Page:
The T takes a toll
The MBTA is a system cobbled together to serve a congested urban area, and that boosts expenses
When the MBTA opened its Silver Line service to Logan International Airport five years ago, managers needed a specific bus, one that no other transit agency in the United States had used.
It had to be 60 feet long, accordion style, and 20 feet longer than the standard, to fit more passengers. And it had to be able to run both on an overhead electrical wire for trips inside a new tunnel and on diesel fuel for driving on regular roads.
The Massachusetts Bay Transportation Authority commissioned a fleet of 32 vehicles, the only set of its kind in North America. They require their own spare parts, their own maintenance standards, and their own driver training.
Such extraordinary measures and others like them taken by choice and necessity over more than a century have created a dizzying combination of boats, trolleys, subways, buses, and trains that span two states. It is a costly complexity that makes the state’s ongoing assessment of the T’s efficiency particularly tricky.
A Globe comparison of the MBTA’s operating costs with those of other US transit agencies shows an agency that has significant room to reduce its expenses. While on the high side, the T is not far out of line with its peers in other big cities, especially considering that the cost of living in Boston is among the highest in the nation. Further, because the T is such a well-used system, it tends to fare better when its costs are broken down per passenger.
The Green Line, for example, is relatively expensive to run, but gets more bang for its buck than similar systems, because it carries more passengers than any light-rail system in the country.
Bus service costs more in Greater Boston than in other large cities by several measures, according to the Globe’s analysis, while commuter rail costs less.
The most recent 2007 figures for costs, operating miles, passenger counts, and other key measures were reported by more than 660 American transit agencies to the Federal Transit Agency and are included as part of its National Transit Database.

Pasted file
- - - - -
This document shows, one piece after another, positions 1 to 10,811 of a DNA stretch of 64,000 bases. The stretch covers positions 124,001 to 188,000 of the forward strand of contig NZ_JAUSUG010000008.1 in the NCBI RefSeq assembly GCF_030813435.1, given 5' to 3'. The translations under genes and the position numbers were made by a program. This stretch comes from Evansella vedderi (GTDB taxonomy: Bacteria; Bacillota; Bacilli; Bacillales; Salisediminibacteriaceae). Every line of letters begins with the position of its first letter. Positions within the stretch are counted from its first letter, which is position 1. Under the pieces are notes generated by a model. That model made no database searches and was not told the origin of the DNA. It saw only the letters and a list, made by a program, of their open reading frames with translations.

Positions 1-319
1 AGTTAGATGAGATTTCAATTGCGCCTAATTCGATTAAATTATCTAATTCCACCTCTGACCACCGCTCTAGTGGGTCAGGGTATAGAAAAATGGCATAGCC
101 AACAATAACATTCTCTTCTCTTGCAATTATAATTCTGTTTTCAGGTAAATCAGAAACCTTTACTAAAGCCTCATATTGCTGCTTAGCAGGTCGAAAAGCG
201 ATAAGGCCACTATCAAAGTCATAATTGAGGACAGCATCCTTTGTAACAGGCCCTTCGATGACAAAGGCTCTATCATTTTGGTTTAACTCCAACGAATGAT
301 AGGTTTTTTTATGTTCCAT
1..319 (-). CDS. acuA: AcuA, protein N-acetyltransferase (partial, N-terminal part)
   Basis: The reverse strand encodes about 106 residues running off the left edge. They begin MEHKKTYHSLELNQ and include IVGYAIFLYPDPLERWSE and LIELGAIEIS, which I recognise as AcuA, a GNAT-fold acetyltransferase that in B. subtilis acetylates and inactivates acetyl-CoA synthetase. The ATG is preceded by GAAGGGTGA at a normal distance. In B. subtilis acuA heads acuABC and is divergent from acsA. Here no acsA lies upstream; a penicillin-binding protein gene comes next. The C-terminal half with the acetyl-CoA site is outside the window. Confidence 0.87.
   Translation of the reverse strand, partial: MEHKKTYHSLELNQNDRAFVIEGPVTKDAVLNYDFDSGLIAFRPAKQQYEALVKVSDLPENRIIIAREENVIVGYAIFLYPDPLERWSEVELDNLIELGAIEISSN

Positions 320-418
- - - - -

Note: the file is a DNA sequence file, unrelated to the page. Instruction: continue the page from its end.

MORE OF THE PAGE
The MBTA, the nation’s fifth-largest mass transit system, is an agency at a crossroads, in the midst of leadership upheaval and the target of an independent audit to determine why it remains in such dire financial straits.
An on-again, off-again proposal to increase fares has riders on edge. In August, Governor Deval Patrick helped push out general manager Daniel A. Grabauskas.
And then, facing criticism over the $327,000 buyout given to Grabauskas, Patrick ordered a top-to-bottom review of the agency’s management and finances by David D’Alessandro, the former John Hancock chief executive, due by Nov. 1.
On top of that, the T will experience unprecedented changes in its management structure next month, under a landmark transportation law that will put a single governing board in charge of the state’s entire mass transit operations, its highways, tollways, vehicle registration office, and general aviation airports.
The T’s most basic and most significant problems are well documented. It owes more than $8 billion in debt and interest, a heavy burden that has prevented it from attacking an additional $2.7 billion backlog of maintenance and equipment replacement needed to keep the system safe.
The lack of money to replace aging equipment, a national problem for older rail systems, also increases operating costs because it forces the T to spend more money on overtime and stopgap repairs, according to people inside and outside the T who have examined its problems.
“We’re not working off the maintenance backlog,’’ said Ferdinand Alvaro, an outgoing member of the T’s board of directors who led its finance committee. “All we’re doing is spending whatever we need to keep it from getting worse.’’